Annual house price inflation plateaued at 10.2 per cent in June, the same level as May, but still ahead of 6.9 per cent growth seen last June.
The latest Hometrack index also revealed that Bristol remained the fastest growing city in the UK with a year-on-year growth rate of 14.7 per cent. Year-on-year house price inflation in London and in other cities in the South of England, such as Cambridge, Southampton and Bournemouth, started to slow between May and June.
Conversely, large cities in northern parts of the UK, such as Glasgow, Manchester, Liverpool and Leeds, registered strong growth in the last quarter on the back of more affordable prices, lower interest rates, improving local economies and higher yields.
During the three months ending in mid-July, sales momentum in regional cities and higher house price growth appeared to have held up during the EU referendum period.
In contrast, the London market was marked by rising supply and relatively fewer sales, pointing to slower house price growth in the months ahead.
Richard Donnell, insight director at Hometrack, said headwinds facing the London market in the lead-up to the EU referendum had intensified on the back of the vote to leave and were resulting in slower sales rates.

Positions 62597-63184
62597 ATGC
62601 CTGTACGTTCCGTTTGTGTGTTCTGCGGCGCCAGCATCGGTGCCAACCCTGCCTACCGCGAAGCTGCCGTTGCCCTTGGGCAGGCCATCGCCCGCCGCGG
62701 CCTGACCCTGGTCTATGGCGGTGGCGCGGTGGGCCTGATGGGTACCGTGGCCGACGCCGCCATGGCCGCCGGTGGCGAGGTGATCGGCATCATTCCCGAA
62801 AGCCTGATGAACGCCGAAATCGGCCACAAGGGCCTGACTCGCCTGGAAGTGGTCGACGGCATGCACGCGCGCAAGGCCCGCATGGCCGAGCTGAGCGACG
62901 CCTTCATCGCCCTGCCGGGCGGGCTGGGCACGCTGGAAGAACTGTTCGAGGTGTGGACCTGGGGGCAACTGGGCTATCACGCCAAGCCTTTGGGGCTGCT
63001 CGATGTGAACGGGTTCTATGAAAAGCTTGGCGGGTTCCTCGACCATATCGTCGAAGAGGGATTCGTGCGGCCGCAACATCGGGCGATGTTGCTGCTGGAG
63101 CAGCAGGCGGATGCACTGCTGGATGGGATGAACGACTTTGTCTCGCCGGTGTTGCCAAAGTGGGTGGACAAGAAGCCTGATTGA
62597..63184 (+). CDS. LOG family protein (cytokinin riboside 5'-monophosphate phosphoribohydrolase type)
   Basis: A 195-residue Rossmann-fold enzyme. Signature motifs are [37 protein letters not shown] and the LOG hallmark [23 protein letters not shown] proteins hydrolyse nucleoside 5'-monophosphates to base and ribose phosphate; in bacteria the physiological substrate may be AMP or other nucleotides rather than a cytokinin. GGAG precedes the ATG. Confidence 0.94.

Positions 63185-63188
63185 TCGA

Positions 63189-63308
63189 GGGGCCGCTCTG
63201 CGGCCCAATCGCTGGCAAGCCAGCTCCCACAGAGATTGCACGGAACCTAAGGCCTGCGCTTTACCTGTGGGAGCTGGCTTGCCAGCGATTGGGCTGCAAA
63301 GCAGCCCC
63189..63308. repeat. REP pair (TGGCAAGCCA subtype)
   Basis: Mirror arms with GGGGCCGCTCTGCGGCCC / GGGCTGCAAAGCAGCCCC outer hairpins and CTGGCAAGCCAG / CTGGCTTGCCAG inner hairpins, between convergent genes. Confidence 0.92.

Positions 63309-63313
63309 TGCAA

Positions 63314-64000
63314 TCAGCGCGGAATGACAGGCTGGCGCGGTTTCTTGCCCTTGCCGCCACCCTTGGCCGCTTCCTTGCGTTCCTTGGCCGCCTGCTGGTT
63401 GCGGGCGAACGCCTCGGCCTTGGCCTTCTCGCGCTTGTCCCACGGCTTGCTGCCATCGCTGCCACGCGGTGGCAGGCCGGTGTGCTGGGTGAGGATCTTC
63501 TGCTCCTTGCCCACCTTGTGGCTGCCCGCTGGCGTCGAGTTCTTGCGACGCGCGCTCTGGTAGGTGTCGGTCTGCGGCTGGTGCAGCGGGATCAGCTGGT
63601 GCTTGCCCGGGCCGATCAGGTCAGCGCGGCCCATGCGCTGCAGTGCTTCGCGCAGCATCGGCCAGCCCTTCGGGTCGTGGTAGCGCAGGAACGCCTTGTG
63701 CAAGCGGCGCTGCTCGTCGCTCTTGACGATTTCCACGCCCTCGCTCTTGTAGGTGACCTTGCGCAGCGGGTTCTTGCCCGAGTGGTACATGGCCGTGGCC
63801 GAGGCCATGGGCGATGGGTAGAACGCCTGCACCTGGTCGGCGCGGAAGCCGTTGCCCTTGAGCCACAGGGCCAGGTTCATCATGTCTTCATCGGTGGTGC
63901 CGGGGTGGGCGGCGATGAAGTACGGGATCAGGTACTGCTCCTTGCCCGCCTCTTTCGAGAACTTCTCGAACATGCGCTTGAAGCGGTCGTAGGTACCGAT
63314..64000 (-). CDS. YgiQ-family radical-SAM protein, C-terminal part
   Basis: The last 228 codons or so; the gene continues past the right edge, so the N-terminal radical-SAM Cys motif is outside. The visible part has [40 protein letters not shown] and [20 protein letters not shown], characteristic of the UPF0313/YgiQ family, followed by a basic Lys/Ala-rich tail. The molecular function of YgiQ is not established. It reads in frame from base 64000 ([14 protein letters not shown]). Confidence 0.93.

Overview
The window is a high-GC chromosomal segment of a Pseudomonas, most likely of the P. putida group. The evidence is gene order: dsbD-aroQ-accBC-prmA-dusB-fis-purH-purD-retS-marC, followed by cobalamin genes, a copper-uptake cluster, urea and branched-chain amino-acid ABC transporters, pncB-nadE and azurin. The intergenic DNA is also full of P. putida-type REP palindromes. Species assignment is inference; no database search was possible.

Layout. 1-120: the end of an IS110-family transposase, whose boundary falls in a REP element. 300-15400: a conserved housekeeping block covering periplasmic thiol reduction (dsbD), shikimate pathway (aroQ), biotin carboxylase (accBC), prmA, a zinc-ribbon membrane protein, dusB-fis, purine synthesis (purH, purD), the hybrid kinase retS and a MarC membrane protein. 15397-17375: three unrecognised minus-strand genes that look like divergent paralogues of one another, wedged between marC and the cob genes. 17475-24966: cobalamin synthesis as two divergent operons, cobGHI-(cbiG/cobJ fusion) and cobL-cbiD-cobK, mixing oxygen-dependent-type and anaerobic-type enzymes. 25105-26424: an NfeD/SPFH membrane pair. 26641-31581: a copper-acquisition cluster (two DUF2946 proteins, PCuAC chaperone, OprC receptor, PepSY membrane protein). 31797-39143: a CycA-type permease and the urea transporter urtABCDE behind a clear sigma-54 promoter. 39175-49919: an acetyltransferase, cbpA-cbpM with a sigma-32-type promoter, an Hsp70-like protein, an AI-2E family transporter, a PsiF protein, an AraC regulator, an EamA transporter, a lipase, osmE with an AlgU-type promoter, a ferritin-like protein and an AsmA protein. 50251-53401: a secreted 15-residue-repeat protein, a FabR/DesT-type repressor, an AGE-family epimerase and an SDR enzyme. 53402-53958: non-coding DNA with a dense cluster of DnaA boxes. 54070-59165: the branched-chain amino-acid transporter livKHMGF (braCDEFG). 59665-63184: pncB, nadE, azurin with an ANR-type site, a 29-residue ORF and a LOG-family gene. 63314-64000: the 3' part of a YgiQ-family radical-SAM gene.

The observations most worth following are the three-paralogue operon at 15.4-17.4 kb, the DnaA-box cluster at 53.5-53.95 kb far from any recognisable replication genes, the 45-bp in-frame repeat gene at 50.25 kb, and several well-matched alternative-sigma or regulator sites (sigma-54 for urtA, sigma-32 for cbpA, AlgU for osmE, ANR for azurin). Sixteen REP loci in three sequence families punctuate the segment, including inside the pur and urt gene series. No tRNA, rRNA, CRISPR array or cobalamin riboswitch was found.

He added: “This growth in supply reflects a mix of new homes filtering through from London’s expanded development pipeline, investors looking to take capital gains, or selling to de-leverage their investments following the reduction in tax relief on mortgage payments for buy-to let investors.”
Jeremy Duncombe, director of the Legal & General Mortgage Club, said it was interesting to see 10.2 per cent house price inflation being described as stalling.
He added: “While price growth may be flat, it is still significantly higher than wage inflation. This means that houses are still becoming more expensive in real terms, leading to more and more aspiring borrowers finding themselves completely outpriced in the relentlessly competitive housing market.”